- AUD bid after RBA surprise
- RBA unfazed by Covid lockdowns
- Look set to continue withdrawing stimulus support
- Bar to RBA-inspired AUD weakness is now higher say economists
Above: File image of Governor Philip Lowe (left). Photo Source: RBA on Flickr, reproduced with permission from the RBA press office.
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Despite a gruelling Sydney lockdown and economist expectations for the economy to shrink in the third quarter, the Reserve Bank of Australia has said it will continue to reduce its quantitative easing programme as per plans laid out in July.
The Australian Dollar rose sharply against its key rivals, suggesting the market was prepared for the Reserve Bank of Australia (RBA) to adopt a more proactive approach to a slowing economy.
But the RBA said it would continue to purchase government bonds at the rate of A$5BN a week until early September and then A$4BN a week until at least mid November
The decision to taper quantitative easing in this manner means the RBA is actually reducing the monetary support it offers to the economy, betting that ultimately the lockdowns and resultant economic impact will prove insignificant over a medium-term horizon.
Above: 2021 year to date growth in central bank balance sheets, image courtesy of Westpac.
Pound Sterling Live has over recent days reported economists were expecting the RBA to delay tapering and maintain the scale of its quantitative easing programme unchanged at A45BN from September, with some even saying that a boost to quantitive easing should be considered.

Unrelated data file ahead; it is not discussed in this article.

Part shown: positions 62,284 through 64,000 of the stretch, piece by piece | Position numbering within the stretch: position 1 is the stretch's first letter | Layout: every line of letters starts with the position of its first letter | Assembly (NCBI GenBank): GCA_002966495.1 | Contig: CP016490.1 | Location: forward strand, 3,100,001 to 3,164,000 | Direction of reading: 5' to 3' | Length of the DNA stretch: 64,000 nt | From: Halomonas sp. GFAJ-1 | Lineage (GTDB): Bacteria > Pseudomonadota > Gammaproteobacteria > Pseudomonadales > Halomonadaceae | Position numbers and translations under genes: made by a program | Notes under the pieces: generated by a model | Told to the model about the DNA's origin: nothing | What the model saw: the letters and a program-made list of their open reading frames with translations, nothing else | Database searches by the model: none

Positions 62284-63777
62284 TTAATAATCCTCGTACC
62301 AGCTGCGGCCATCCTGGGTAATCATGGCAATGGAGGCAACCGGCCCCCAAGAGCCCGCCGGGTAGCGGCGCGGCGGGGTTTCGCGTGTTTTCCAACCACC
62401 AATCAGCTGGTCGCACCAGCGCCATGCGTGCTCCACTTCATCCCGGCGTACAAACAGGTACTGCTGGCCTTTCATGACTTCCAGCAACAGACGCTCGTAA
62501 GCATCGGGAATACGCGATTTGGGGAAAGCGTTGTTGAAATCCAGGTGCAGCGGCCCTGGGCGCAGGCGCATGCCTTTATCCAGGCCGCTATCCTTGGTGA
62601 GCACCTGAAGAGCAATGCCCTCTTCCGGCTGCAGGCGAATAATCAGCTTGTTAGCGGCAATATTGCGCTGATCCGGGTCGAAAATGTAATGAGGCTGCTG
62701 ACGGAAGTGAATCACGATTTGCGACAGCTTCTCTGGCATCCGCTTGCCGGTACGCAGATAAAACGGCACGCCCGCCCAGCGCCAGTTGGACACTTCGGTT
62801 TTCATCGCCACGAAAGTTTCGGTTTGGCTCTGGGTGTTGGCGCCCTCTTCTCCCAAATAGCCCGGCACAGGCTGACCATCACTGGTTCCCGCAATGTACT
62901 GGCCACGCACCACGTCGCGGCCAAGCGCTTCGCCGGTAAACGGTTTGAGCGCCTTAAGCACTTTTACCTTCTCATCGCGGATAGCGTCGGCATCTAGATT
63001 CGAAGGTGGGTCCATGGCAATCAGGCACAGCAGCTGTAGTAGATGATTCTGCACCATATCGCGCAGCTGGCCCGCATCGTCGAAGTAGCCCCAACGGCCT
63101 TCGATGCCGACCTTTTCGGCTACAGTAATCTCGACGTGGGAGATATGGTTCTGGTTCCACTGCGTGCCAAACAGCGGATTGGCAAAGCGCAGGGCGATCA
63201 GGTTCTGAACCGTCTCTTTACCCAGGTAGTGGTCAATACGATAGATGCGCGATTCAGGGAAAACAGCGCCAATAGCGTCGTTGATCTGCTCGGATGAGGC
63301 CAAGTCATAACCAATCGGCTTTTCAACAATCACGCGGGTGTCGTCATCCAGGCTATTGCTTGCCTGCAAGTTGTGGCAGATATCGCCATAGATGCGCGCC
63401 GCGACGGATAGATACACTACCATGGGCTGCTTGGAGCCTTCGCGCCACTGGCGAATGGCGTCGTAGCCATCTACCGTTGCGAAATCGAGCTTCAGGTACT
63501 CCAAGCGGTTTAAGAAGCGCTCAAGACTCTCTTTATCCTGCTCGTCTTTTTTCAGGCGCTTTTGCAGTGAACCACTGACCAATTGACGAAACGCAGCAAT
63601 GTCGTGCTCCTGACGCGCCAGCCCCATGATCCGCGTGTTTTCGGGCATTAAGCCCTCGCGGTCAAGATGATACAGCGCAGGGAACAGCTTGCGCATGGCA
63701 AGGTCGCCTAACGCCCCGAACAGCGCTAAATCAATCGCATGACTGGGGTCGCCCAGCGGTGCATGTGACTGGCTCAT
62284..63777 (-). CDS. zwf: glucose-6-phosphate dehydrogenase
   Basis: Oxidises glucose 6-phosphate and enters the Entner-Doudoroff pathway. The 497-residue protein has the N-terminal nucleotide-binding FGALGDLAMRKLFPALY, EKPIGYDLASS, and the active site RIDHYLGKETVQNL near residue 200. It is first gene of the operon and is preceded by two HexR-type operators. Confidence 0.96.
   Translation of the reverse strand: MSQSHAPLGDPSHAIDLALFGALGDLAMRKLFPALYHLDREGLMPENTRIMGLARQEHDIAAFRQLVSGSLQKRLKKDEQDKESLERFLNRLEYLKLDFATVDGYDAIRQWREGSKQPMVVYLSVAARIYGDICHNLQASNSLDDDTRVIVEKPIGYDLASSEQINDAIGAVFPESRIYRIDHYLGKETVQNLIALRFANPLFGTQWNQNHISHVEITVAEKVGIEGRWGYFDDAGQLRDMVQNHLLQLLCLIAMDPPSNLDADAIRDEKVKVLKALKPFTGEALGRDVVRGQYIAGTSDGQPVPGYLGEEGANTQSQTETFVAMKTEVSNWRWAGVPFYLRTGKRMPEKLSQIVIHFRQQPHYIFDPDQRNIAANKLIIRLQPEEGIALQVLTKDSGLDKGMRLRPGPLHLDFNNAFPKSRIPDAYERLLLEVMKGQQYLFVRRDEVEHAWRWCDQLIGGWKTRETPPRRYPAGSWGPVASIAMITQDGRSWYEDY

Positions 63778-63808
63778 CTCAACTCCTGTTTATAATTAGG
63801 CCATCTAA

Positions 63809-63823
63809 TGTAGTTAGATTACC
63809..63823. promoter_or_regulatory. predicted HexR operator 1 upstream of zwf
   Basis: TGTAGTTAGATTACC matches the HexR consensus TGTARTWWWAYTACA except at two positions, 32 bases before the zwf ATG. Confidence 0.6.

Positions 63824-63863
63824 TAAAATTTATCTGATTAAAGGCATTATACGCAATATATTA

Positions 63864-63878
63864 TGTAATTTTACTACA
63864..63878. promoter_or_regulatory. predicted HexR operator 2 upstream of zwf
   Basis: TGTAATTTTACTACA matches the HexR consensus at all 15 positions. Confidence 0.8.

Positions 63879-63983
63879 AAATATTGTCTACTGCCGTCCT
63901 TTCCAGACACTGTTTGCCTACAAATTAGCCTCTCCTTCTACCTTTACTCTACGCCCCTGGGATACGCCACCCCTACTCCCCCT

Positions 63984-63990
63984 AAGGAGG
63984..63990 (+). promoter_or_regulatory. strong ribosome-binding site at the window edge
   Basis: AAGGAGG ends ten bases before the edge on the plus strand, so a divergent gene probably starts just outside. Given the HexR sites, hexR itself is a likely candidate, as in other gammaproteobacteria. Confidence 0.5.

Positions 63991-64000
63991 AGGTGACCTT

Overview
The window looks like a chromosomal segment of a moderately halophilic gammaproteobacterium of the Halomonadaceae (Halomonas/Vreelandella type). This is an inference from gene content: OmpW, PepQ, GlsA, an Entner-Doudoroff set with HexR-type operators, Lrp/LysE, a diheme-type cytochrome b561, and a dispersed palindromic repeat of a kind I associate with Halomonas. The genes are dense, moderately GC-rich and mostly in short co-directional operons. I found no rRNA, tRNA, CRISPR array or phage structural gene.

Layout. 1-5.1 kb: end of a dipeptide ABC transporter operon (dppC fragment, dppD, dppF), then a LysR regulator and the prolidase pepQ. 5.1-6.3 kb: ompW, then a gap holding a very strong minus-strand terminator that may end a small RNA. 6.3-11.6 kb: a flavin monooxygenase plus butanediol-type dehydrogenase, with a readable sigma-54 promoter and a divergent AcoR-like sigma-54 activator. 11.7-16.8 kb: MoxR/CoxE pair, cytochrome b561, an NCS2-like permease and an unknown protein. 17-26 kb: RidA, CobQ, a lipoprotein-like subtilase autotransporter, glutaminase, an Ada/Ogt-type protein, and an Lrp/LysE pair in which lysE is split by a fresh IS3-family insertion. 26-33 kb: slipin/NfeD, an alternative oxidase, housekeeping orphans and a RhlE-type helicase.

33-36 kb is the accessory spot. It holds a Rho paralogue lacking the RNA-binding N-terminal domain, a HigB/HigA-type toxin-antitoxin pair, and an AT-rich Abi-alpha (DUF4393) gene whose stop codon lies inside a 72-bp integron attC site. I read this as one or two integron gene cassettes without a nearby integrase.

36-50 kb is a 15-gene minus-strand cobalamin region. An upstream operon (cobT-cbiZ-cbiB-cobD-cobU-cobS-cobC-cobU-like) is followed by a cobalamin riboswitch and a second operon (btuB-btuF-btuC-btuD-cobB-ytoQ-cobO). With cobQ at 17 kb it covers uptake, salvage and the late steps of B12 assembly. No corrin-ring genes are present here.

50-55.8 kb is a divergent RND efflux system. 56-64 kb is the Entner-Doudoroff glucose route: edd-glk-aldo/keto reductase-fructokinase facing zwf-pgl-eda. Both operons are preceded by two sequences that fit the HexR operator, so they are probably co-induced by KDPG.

"We had thought a taper delay was likely, to demonstrate that the RBA is prepared to use the flexibility provided by its new approach to quantitative easing," says David Plank, Head of Australian Economics at ANZ.
But the RBA is prepared to view the economic impact of Covid lockdowns as temporary in nature.
"The experience to date has been that once virus outbreaks are contained, the economy bounces back quickly," said RBA Governor Philip Lowe.
"Prior to the current virus outbreaks, the Australian economy had considerable momentum and it is still expected to grow strongly again next year. The economy is benefiting from significant additional policy support and the vaccination program will also assist with the recovery," he added.
The decision meant the Australian Dollar was the best performing major currency of the day:
Above: AUD performance on Aug. 03.
"AUD’s gains came after a less dovish than expected RBA outcome," says Adam Cole, Senior Currency Strategist at RBC Capital Markets. "This looks like an RBA that believes that continuing QE at the current pace is likely to have limited impact."
The Pound-to-Australian Dollar exchange rate (GBP/AUD) fell half a percent to quote at 1.8788 on the spot market, with retail banks quoting payment rates in the 1.8130-1.8260 area and payment specialists quoting in the 1.8620-1.8660 region.
The Australian-to-U.S. Dollar exchange rate (AUD/USD) was also higher by half a percent with spot coming in at 0.7396, the Euro-to-Australian Dollar exchange rate (EUR/AUD) read at 1.6056.
Despite the gains made by the currency, the Australian Dollar is still the worst performing currency of the past month, a result of markets pricing in slower Aussie growth and a potentially more proactive approach from the RBA:
Above: AUD performance in the month to Aug. 03.
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The central bank maintained the cash rate target at 0.10% and maintained the target of 10 basis points for the April 2024 Australian Government bond.